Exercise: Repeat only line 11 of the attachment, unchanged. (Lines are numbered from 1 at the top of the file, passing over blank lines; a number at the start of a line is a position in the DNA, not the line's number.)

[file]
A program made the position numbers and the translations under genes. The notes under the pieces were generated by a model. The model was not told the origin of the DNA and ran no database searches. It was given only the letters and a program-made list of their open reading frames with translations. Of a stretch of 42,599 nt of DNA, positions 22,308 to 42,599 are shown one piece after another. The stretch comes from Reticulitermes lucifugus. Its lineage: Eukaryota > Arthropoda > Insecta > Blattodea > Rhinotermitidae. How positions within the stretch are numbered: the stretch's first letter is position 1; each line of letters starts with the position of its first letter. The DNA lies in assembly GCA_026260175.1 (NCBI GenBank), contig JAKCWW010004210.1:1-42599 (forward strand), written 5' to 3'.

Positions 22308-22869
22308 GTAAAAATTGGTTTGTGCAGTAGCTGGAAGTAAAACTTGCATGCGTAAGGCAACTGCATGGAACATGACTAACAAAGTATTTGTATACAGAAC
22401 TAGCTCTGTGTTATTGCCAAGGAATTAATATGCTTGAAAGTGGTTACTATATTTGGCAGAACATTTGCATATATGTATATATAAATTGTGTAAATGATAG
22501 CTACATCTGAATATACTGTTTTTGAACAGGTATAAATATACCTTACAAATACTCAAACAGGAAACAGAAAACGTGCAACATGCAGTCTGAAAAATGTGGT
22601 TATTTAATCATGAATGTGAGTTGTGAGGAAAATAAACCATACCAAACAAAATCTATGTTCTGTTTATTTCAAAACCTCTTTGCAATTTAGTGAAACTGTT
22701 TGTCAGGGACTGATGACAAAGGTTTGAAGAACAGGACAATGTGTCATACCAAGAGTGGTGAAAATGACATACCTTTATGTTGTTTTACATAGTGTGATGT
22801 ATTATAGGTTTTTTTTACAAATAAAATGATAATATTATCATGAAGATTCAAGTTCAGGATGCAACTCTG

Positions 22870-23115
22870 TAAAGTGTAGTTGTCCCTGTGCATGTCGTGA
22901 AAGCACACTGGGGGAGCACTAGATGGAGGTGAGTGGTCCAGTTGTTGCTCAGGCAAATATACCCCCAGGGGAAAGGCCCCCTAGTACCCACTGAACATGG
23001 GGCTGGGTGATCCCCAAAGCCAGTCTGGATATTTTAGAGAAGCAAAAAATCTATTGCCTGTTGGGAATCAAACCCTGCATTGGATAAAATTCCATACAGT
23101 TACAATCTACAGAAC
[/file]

22901 AAGCACACTGGGGGAGCACTAGATGGAGGTGAGTGGTCCAGTTGTTGCTCAGGCAAATATACCCCCAGGGGAAAGGCCCCCTAGTACCCACTGAACATGG